Nevada coronavirus task force Director Caleb Cage said Monday that mobile vaccination units have arrived in Nevada.
He said those units will take the vaccines to rural and tribal communities around the state that are harder to reach than the urban centers, beginning with tribal communities in both the north and south.
Karissa Loper of the Health and Human Services Department said those units can vaccinate up to 250 people a day. They will be using the Johnson and Johnson vaccine that only requires a single shot.
Loper said to date 34.4 percent of Nevadans have received at least one shot and nearly 21 percent have completed the vaccination process.
She said 1.34 million doses have been administered statewide so far.
As of Monday, Cage said everyone aged 16 and up is eligible to receive a Pfizer or Moderna vaccination. The Johnson and Johnson vaccine is available for those 18 and older but not 16- and 17-year-olds.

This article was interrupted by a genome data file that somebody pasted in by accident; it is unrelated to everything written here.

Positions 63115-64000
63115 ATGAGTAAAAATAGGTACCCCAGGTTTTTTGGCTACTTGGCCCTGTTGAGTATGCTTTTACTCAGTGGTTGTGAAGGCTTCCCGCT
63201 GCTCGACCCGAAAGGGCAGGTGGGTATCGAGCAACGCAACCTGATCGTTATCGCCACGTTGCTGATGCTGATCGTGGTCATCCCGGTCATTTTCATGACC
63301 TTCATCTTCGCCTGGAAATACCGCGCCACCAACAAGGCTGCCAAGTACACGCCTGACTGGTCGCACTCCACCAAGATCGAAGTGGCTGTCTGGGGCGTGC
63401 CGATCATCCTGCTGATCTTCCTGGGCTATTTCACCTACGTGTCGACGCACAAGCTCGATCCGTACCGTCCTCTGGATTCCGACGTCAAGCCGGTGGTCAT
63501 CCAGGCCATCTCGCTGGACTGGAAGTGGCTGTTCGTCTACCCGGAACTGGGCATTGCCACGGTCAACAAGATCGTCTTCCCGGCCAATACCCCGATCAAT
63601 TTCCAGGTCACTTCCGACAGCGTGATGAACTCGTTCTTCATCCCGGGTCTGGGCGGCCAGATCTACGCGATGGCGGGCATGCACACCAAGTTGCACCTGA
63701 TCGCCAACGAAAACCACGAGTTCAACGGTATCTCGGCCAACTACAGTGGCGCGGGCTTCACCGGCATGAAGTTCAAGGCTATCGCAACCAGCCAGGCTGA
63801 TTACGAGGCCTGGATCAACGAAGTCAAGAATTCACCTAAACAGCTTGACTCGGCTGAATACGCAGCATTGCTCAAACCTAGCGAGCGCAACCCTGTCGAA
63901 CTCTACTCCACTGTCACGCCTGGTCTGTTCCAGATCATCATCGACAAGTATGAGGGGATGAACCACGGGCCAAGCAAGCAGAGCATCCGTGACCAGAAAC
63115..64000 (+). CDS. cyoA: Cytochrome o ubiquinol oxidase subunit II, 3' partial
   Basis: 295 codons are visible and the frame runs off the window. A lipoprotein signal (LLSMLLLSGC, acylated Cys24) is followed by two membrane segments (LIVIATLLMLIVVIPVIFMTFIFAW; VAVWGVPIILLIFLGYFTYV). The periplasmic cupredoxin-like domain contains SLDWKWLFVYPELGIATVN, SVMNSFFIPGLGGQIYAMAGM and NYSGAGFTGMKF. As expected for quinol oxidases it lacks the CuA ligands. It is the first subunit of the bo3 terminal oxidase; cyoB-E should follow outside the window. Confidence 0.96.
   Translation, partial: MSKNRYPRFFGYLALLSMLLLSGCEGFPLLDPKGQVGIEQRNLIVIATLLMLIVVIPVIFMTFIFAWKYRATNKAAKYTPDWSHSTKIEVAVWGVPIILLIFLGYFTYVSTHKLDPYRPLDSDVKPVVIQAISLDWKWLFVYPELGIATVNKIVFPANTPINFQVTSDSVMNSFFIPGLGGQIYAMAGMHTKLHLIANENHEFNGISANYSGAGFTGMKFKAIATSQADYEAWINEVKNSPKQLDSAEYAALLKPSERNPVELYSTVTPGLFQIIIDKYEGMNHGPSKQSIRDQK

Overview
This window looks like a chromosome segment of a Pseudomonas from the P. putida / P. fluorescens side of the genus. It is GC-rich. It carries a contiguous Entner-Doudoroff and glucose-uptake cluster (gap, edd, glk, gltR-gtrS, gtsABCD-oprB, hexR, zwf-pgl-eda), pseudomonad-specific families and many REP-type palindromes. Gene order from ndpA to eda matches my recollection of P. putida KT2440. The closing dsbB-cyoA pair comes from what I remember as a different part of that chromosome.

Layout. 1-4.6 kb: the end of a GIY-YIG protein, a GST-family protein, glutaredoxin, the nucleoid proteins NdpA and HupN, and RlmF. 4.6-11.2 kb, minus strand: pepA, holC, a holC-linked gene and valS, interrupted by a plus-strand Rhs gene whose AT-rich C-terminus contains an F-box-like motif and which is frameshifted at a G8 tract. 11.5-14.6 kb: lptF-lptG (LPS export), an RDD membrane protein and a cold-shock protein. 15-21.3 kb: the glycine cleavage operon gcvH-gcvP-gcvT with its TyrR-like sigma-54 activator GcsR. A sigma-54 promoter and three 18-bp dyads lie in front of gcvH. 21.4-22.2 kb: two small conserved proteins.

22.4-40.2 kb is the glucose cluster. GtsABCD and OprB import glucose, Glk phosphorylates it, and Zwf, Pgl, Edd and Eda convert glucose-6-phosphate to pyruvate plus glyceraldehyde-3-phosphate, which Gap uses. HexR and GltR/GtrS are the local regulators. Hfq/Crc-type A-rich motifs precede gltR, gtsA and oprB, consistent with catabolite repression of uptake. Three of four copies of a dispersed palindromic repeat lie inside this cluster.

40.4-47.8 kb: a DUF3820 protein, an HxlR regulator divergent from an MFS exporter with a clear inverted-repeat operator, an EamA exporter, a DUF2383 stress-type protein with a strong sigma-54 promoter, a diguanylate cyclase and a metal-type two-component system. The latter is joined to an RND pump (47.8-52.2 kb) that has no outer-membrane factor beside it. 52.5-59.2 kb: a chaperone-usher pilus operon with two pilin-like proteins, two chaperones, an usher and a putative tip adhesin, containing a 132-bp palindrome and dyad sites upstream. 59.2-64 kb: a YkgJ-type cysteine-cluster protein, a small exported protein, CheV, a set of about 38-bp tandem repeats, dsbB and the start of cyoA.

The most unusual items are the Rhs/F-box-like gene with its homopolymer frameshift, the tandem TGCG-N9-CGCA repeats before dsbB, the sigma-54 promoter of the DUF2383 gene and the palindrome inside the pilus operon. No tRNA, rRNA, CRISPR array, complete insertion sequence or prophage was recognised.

Cage said the daily case rate is just 197 and there are just 292 people hospitalized with the virus. He said the 14-day rolling average positivity rate ticked up a tenth to 4.3 percent but that is still under the 5 percent the World Health Organization says is key.
He said his team begins meeting with local health officials next week to review their plans to take control of the recovery effective May 1.
As more people are vaccinated, the state is moving toward fully reopening. But Cage cautioned that now is not the time to let down the guard. He said the mask mandate remains in place; social distancing and sanitizing is important to keep the virus from surging again.
According to the Centers for Disease Control, the virus spreads almost entirely through the air. CDC guidance says transmission by surface contact is possible but rare.